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Virgin boosts rocket capability

Sir Richard Branson’s space company says it is boosting the capability of its satellite launcher.

Photo of the Remarkables mountain range in Queenstown, New Zealand.

The Virgin Galactic rocket will be air-launched in a similar way to the firm’s proposed tourist spaceplane – from under a carrier jet.

But by having its own dedicated carrier, the satellite launcher’s performance can be improved.

The aim now is to loft payloads up to 200kg into standard orbits, instead of the previously stated 120kg.

And it should be possible to get 400kg into some other, lower orbits.

Virgin Galactic intends to debut the liquid oxygen/kerosene rocket in 2016 or 2017 for a price of under 8.98€m.

“This is customer-led; we’ve been talking to the market about what they wanted, and it’s this new capability,” said CEO George Whitesides.

“And what we hear from industry is that if we had this capability right now, we’d be selling [launches] like hot cakes,” he told BBC News.

Mr Whitesides was speaking here in Paris at the World Satellite Business Weekconference organised by Euroconsult.

Engine testImage copyrightVirgin Galactic
Image captionEngine tests are being conducted now in California’s Mojave Desert

The extra performance in the rocket, which is dubbed LauncherOne, comes from stretching its tanks to hold more propellant.

This increases the mass and length of the rocket (from just over 15m to nearly 20m). And in order to handle that, Virgin Galactic will need a more capable carrier jet than the one designed to lift the tourist spaceplane to its launch altitude.

Mr Whitesides says this is in the process of being acquired, but he will not divulge at this stage if that means merely a bigger version of the tourist carrier or a completely different design altogether.

One of the implications of the change is a larger volume under the clamshell fairing that houses the satellite payload on its ascent to orbit.

Virgin executive AC Charania said this was almost as important as the extra mass capability.

“We’re challenging satellite operators to think about what you could do with that extra volume. You could get a very interesting telescope in there for Earth observation, for example.”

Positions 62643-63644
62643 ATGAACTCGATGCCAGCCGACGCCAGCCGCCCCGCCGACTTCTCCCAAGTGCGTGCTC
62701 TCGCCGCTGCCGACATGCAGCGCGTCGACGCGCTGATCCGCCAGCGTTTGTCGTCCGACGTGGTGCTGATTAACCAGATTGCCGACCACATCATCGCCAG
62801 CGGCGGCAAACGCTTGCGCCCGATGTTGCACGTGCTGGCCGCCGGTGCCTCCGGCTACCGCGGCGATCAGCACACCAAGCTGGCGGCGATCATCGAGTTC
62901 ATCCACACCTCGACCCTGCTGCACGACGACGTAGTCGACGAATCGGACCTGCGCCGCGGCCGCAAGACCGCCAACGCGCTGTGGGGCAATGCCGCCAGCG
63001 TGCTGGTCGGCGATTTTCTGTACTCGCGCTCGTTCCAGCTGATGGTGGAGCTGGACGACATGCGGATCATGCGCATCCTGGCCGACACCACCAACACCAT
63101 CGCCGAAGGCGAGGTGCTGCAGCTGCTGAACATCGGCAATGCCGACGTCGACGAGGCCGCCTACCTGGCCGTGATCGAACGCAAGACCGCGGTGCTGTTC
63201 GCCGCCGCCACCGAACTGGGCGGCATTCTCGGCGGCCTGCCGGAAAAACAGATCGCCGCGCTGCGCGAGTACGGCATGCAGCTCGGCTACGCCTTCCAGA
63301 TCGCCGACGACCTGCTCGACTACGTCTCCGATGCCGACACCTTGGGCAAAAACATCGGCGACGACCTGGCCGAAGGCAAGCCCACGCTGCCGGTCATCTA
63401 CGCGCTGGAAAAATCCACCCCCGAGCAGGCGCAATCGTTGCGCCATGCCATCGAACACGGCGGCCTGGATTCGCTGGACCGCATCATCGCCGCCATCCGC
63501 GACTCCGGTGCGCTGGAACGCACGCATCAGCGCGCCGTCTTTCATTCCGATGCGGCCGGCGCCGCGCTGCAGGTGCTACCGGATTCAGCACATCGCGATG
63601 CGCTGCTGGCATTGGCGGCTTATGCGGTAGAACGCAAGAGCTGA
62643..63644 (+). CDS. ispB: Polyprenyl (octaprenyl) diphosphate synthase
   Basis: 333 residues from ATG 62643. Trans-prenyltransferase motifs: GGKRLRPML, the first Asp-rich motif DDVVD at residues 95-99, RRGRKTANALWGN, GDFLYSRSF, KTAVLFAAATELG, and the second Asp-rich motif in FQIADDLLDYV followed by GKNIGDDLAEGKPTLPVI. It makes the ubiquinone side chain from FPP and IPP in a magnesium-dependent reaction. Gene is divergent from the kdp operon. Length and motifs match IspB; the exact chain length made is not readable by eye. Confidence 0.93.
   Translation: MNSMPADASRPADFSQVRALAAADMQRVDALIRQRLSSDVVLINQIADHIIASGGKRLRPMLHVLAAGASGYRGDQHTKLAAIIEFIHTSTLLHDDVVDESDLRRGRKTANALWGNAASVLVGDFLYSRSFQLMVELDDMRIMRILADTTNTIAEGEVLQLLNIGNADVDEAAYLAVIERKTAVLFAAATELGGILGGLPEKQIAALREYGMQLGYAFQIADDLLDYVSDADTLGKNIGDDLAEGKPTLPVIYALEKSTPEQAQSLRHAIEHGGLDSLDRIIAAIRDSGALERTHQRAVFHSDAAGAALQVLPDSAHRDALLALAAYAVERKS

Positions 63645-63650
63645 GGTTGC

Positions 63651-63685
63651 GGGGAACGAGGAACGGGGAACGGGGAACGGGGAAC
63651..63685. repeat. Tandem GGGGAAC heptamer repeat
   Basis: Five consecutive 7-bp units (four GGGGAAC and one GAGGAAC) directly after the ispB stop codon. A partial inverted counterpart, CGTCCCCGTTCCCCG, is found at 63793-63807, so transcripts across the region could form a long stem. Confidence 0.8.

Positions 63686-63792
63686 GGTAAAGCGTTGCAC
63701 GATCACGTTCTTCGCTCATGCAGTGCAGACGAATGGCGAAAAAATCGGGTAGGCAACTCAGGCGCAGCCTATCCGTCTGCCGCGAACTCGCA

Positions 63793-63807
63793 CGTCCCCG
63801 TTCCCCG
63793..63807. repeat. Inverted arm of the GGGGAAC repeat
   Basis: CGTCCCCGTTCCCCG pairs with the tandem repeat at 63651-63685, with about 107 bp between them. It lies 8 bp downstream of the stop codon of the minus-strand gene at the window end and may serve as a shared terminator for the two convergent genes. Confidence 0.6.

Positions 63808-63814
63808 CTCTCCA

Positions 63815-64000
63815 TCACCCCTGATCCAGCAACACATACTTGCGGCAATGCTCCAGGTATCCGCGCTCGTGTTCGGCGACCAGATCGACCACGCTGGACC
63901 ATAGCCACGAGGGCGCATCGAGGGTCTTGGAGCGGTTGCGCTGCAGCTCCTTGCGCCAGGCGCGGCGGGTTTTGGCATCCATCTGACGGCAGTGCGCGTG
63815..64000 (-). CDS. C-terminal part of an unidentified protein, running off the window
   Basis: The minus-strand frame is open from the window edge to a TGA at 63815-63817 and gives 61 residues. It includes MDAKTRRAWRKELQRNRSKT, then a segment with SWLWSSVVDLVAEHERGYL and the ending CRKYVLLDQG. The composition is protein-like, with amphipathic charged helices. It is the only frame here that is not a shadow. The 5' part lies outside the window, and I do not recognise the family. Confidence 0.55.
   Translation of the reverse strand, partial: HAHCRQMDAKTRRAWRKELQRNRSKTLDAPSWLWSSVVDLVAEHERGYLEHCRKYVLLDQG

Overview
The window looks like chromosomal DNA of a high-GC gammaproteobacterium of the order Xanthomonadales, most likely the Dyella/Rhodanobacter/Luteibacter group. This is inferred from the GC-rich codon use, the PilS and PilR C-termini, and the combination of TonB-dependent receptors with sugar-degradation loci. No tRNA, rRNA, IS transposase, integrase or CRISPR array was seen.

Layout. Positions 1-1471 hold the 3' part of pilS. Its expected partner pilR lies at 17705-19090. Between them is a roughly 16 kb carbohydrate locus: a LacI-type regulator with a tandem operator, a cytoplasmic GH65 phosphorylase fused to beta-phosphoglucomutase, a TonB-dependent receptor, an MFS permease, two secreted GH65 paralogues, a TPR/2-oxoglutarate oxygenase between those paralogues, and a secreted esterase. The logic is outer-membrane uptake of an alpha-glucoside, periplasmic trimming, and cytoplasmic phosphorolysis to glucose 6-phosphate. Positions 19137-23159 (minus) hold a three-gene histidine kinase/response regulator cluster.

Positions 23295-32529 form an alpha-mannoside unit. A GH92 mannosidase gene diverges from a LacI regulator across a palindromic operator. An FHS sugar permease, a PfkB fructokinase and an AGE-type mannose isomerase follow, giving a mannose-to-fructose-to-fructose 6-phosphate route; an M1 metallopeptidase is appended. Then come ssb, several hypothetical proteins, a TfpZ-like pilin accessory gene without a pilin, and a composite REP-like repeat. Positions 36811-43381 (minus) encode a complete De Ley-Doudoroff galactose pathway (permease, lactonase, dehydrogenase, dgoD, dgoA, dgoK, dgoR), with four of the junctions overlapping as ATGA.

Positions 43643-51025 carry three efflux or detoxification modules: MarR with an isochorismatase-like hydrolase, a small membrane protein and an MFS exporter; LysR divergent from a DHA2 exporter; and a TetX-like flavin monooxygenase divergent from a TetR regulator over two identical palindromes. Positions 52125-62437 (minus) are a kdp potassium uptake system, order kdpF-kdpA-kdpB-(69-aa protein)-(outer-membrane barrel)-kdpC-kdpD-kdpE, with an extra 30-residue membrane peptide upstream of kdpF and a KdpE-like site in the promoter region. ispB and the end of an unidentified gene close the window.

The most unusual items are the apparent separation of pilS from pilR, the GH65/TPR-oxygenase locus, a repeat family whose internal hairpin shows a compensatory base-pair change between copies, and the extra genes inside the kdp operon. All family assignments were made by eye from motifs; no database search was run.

Rocket cut-awayImage copyrightVIRGIN GALACTIC
Image captionThe rocket will have bigger tanks to carry more propellant

Virgin Galactic has one big customer for its LauncherOne rocket at the moment: the OneWeb company.

This British Channel Islands-based concern is planning a huge constellation of over 600 broadband satellites.

It will be using LauncherOne to maintain the network at full strength.

“What they’re offering us now is the capability of two satellites per launch, just below the operational orbit, but that extra performance means we could also take one satellite directly into the operational orbit, which is interesting to us if we have a failure and need a rapid replacement,” explained OneWeb’s Brian Holz.

Virgin Galactic believes a key selling point beyond just the price will be its frequent and responsive schedule.

It intends to turn out 20-30 rockets a year at its Long Beach, California, factory.

Satellite payloads will be integrated in the nearby Mojave Desert, before being flown out over the Pacific by the carrier jet for their launch to orbit.

British space officials have expressed the desire to have Virgin Galactic run out of the UK as well.

Ministers are looking to license an operational spaceport before the end of the decade.

Tourism vehicle and carrier jetImage copyrightVIRGIN GALACTIC
Image captionLike the spaceplane, the LauncherOne rocket will use a carrier jet

 

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